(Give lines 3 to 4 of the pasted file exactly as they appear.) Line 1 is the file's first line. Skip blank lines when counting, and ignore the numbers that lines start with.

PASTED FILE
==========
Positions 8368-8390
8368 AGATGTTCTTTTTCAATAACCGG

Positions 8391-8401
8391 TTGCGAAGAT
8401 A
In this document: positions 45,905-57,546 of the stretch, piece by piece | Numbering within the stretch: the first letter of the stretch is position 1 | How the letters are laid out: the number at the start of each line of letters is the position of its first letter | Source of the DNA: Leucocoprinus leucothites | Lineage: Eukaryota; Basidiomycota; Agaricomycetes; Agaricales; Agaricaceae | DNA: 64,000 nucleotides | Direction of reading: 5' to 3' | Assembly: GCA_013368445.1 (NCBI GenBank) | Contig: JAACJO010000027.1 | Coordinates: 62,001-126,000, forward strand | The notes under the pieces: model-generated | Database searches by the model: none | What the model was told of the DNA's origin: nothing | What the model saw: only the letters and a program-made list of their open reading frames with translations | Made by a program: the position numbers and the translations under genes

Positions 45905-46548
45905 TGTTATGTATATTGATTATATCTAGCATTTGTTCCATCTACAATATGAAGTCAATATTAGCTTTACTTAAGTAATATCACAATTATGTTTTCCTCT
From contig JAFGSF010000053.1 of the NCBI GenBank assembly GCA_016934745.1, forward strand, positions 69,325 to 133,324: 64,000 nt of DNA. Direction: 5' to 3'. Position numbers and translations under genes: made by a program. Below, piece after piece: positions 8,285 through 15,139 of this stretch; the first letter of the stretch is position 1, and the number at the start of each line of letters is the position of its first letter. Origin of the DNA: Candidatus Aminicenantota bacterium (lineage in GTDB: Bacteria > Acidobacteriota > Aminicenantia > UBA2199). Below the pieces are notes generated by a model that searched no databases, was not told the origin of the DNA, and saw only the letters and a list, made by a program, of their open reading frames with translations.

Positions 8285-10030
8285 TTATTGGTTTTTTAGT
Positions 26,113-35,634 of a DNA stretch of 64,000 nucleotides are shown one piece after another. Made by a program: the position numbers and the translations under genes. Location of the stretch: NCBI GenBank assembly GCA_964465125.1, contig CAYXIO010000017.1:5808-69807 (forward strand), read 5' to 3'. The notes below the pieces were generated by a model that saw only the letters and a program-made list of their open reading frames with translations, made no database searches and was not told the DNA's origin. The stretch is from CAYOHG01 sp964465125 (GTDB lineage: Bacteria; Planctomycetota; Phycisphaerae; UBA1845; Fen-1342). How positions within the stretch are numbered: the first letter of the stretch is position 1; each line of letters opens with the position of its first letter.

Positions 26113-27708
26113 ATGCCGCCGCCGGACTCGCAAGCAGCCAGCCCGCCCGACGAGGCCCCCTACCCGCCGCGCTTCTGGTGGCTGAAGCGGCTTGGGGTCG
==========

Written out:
Positions 8391-8401
8391 TTGCGAAGAT